There has been a lot of discussion ever since the pandemic struck about student loans in the U.S., from suspension of payments to outright loan forgiveness.
While the Biden Administration has been pushing hard to forgive many student loans, it has met some opposition, so temporary fixes have been put in place and extended time and time again. Although things may change, there are currently some important deadlines and dates in place regarding student loan forgiveness in 2023. Borrowers should take heed and be on the outlook for any developing news.
Feb. 28, 2023
The Supreme Court will hear arguments related to Biden’s plan, which the Court put on hold in November. The Court will determine whether Biden has the power to declare an executive action that could forgive $400 billion in federal loans.
May 1, 2023
Borrowers with certain student loans may have to consolidate their loans directly by May 1, 2023, in order to benefit from any relief. Specifically, borrowers with Perkins, FFELP, Health Education Assistance Loan (HEAL) program loans or other non-direct federal student loans have until May 1 to get the full benefits of any student loan account adjustments. Essentially, this means that anyone with a commercial or non-government loan must be converted into a U.S. Department of Education Loan to qualify.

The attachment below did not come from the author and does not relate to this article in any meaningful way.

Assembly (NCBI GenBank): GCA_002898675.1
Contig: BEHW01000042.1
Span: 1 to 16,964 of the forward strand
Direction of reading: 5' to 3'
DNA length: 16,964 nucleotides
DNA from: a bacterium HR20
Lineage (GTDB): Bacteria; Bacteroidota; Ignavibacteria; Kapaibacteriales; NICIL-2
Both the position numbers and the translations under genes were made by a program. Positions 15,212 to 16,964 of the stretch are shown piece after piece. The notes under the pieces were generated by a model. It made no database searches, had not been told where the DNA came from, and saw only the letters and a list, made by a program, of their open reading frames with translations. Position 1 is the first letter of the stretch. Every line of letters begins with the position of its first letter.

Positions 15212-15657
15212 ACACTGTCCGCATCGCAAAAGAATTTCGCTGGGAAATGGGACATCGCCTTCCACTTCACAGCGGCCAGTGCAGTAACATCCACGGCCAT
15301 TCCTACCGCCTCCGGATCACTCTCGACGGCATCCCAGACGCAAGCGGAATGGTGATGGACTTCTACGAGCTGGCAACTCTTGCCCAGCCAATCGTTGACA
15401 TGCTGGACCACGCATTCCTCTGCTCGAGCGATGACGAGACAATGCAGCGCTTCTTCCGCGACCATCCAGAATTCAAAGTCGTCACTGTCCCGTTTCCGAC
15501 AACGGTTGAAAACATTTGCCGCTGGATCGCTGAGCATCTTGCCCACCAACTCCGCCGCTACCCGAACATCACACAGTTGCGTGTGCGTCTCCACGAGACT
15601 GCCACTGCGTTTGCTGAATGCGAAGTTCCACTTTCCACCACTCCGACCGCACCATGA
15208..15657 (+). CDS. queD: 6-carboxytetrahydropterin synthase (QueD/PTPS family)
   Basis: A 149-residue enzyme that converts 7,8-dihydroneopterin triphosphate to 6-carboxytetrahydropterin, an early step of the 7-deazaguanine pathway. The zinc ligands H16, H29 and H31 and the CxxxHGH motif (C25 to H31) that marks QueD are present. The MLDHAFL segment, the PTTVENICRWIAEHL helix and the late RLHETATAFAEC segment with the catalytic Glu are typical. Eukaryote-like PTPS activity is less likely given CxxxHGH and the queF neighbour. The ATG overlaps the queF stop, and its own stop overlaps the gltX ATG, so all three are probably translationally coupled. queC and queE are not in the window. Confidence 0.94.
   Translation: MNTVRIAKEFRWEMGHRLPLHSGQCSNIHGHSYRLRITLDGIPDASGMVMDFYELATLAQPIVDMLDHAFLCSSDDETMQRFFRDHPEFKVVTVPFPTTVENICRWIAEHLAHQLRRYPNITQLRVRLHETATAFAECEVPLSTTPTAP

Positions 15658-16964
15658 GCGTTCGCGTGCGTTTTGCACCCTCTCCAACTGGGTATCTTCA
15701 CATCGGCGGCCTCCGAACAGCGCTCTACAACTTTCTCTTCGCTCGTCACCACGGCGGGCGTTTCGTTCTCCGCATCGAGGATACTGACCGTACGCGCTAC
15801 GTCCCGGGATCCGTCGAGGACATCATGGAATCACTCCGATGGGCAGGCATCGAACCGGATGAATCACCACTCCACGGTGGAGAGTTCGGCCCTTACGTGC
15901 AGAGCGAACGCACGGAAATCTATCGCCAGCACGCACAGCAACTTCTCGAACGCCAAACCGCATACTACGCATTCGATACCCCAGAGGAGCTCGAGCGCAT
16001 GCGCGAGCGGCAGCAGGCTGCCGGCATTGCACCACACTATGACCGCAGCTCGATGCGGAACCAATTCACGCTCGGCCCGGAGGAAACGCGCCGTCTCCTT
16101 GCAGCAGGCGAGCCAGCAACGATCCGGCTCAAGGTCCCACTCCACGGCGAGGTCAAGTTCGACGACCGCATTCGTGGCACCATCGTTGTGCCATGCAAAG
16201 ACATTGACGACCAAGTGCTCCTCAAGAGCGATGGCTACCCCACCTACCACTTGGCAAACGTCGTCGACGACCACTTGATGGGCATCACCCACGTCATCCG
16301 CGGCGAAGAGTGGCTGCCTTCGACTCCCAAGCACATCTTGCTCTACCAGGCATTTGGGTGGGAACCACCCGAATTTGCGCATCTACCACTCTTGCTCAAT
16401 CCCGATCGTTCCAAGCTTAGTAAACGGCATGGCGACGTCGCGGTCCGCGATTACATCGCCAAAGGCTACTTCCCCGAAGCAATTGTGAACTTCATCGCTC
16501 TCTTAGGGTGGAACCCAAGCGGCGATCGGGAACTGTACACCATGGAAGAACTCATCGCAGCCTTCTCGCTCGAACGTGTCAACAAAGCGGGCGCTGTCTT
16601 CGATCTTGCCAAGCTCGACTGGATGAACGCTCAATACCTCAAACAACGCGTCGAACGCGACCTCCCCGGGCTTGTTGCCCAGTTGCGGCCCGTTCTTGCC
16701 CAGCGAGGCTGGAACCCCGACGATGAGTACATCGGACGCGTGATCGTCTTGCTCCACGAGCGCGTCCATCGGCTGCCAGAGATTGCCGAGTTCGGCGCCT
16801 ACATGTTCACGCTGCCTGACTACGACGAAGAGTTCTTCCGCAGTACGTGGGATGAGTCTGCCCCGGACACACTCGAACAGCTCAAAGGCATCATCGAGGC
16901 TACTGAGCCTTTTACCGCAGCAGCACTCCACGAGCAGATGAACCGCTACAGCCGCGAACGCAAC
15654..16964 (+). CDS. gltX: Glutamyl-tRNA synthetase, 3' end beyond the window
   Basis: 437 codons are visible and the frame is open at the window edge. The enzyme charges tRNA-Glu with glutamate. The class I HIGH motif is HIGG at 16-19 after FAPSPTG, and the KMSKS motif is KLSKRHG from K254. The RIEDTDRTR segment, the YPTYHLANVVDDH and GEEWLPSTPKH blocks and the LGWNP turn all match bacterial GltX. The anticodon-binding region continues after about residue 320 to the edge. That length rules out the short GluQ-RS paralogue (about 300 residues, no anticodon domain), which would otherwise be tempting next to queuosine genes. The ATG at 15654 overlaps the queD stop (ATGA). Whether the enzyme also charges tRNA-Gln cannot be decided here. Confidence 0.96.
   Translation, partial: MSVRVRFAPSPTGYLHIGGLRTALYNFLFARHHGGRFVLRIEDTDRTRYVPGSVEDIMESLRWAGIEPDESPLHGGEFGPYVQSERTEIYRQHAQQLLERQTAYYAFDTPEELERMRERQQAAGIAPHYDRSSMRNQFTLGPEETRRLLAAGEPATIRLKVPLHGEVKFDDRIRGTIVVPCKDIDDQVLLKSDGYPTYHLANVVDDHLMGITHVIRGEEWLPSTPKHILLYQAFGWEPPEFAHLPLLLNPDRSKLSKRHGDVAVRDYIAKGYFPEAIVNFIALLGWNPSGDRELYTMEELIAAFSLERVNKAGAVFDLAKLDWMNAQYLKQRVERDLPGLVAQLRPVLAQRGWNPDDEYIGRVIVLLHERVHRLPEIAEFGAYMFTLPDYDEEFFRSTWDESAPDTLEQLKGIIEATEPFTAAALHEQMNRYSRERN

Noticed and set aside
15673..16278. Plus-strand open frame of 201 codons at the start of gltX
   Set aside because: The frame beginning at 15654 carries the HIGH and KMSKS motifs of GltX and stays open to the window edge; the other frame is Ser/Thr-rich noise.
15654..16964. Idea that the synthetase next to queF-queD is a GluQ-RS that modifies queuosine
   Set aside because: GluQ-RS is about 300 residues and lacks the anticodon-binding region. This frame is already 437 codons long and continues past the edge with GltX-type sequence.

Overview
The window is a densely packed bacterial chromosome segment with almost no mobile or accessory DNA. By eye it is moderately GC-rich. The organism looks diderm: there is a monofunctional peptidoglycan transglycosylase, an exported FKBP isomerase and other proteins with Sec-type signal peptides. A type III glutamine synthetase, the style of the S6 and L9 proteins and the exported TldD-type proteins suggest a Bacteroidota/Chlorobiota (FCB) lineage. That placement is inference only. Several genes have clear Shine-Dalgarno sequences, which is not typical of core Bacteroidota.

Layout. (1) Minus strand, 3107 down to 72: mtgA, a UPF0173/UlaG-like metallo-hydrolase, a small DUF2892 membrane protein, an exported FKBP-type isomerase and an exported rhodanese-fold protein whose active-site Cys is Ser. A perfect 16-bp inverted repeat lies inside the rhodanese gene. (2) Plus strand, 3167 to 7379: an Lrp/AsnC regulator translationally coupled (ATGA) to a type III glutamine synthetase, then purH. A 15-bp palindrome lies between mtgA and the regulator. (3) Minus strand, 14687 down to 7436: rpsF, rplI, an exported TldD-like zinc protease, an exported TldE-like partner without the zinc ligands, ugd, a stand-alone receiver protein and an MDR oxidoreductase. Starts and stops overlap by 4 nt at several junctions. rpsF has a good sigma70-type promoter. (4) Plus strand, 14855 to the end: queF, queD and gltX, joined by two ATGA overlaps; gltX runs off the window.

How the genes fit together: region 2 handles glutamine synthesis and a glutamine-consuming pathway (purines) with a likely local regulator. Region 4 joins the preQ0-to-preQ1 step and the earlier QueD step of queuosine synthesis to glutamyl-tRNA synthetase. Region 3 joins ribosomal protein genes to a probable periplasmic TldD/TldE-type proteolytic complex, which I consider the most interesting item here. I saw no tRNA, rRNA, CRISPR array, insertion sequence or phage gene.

Something important to note is that as FFELP loans are excluded from the one-time student loan cancellation program of up to $20,000, consolidating an FFELP loan into an eligible direct loan may negate forgiveness of that new combined loan.
Aug. 30, 2023
The pause on loan repayments will expire at the end of June and resume for most borrowers on Aug. 30.
Per the Department of Education’s student aid website: “The student loan payment pause is extended until the U.S. Department of Education is permitted to implement the debt relief program or the litigation is resolved. Payments will restart 60 days later. If the debt relief program has not been implemented and the litigation has not been resolved by June 30, 2023 — payments will resume 60 days after that. We will notify borrowers before payments restart.”
Each month that payments are paused counts toward forgiveness for people who have Income-Driven Repayment plans, according to studentaid.gov. The rule also applies to people repaying loans under Public Service Loan Forgiveness plans.